You Give to What You Love

brewer-display2During their senior year, mutual friends introduced Ann and Fitz (both class of 1953) one evening at Max’s tavern. “We had lots to talk about,” Ann Brewer remembers. “It all just seemed to fall into place.”

Soon after graduation Fitz, a first lieutenant in the Army was dispatched to Germany. They married during a leave in 1954, and she joined him there.

When they returned to Oregon, he worked as a salesman for Crown Zellerbach, first in Portland and then in his hometown of Medford, where Ann still resides. Fitz was recruited by a brokerage firm and eventually went on to found a branch of the Portland-based Atkinson and Co. in Medford. In 1999 the firm became part of Umpqua Investments Inc.

The Brewers were among the first to buy season tickets to Autzen Stadium. “Back then, you had a whole section to yourself,” Ann laughs.

Good friend Tom Wrightson ’53 encouraged them to begin supporting the UO financially. Fitz joined the UO Foundation Board of Trustees and later served as president of the Alumni Association.

In 1985, Fitz founded an annual golf tournament to benefit the Oregon Club of Southern Oregon, which he also founded. Upon his death the tournament was renamed “The Fitz Brewer Duffin’ Fore the Ducks Tournament.” It funds an endowed scholarship that supports student athletes.”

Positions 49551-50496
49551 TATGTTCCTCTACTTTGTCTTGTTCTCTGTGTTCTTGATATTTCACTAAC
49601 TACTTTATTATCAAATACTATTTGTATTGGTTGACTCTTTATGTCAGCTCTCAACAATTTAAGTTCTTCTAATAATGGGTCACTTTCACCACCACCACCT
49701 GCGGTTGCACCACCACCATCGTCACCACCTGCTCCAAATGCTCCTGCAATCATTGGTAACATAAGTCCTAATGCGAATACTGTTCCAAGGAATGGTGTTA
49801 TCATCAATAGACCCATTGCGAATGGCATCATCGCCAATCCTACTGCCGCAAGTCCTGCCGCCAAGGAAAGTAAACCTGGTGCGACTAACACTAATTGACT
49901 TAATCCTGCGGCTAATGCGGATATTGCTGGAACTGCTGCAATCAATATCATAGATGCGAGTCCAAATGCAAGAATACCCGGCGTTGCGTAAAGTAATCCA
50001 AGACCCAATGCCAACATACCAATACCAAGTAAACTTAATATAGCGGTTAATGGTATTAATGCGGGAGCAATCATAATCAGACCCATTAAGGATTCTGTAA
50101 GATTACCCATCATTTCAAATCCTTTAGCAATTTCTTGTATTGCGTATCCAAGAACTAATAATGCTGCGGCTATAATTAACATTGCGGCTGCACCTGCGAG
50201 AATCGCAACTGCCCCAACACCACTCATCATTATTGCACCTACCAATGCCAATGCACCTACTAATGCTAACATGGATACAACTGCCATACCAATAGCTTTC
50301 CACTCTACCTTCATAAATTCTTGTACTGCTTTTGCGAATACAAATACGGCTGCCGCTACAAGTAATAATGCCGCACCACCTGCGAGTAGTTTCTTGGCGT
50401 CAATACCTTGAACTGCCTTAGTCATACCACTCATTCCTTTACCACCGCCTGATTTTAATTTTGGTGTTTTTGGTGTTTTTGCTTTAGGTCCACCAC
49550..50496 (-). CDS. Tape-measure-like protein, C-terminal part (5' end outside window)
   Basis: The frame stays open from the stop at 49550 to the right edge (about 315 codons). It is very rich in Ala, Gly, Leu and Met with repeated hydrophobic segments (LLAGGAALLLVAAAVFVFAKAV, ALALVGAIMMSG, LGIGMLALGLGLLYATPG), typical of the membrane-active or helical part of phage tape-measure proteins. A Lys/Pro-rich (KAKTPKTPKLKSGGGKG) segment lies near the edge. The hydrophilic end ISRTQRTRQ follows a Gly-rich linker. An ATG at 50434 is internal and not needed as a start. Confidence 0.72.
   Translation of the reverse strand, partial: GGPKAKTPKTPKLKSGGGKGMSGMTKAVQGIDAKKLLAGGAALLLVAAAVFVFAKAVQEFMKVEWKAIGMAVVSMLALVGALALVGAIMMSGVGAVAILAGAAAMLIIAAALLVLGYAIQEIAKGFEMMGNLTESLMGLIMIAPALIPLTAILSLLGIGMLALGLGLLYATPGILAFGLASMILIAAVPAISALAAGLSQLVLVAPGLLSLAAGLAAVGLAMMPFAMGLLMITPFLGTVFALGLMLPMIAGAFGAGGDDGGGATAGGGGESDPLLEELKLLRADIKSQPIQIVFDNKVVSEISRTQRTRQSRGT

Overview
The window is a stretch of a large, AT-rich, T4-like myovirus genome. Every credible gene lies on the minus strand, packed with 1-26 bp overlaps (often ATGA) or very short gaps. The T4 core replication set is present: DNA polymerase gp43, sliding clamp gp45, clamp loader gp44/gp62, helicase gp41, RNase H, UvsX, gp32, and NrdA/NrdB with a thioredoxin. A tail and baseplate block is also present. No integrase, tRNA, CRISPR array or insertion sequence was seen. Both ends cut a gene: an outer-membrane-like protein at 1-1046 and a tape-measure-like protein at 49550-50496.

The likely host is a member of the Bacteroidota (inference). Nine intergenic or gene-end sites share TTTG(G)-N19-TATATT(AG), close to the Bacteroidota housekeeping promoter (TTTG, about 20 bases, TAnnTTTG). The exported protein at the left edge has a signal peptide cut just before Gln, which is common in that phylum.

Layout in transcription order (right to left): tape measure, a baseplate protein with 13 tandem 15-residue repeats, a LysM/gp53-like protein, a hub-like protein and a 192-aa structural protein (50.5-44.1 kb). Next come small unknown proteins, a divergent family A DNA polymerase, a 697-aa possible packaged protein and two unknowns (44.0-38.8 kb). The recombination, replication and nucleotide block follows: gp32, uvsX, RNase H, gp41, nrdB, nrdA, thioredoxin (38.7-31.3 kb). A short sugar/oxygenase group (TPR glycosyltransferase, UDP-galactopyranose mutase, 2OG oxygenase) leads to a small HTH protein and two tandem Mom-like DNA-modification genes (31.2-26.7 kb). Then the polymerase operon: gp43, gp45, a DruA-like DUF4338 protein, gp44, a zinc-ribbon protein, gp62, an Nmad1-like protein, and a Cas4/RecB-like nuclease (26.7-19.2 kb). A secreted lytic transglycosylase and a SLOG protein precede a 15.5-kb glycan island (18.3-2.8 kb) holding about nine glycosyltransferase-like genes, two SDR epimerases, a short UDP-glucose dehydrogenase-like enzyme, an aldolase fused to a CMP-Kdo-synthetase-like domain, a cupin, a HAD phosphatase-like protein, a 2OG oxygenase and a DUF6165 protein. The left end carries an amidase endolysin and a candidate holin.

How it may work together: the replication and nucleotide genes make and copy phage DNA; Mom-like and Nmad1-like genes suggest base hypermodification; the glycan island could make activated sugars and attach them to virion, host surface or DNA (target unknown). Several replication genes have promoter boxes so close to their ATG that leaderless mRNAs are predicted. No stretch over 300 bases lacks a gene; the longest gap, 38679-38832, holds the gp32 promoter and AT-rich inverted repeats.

“Another good friend and mentor told us, ‘you give to what you love,'” Ann says. “So whenever there was anything to give to, we said yes. And it just kind of multiplied.”

Before Fitz died, the couple donated their Sunriver home to the university via a charitable remainder trust. Ann will receive income from the trust for the rest of her life and the remainder will provide ongoing support to the UO Athletic Department, the Ford Alumni Center, and the Jordan Schnitzer Museum of Art.

brewer-displayAnn, who recently turned eighty, shows no signs of slowing down.

A volunteer at Rogue Valley Medical Center for more than twenty-five years, she now remains active with the Hillcrest Society in Medford, which supports cancer research.

“Eighty is nothing these days,” she says. “It’s the new sixty.”

Describing her husband, she says: “Enthusiastic. Friendly. Outgoing. Generous. He was that way his entire life. And he loved his family.”

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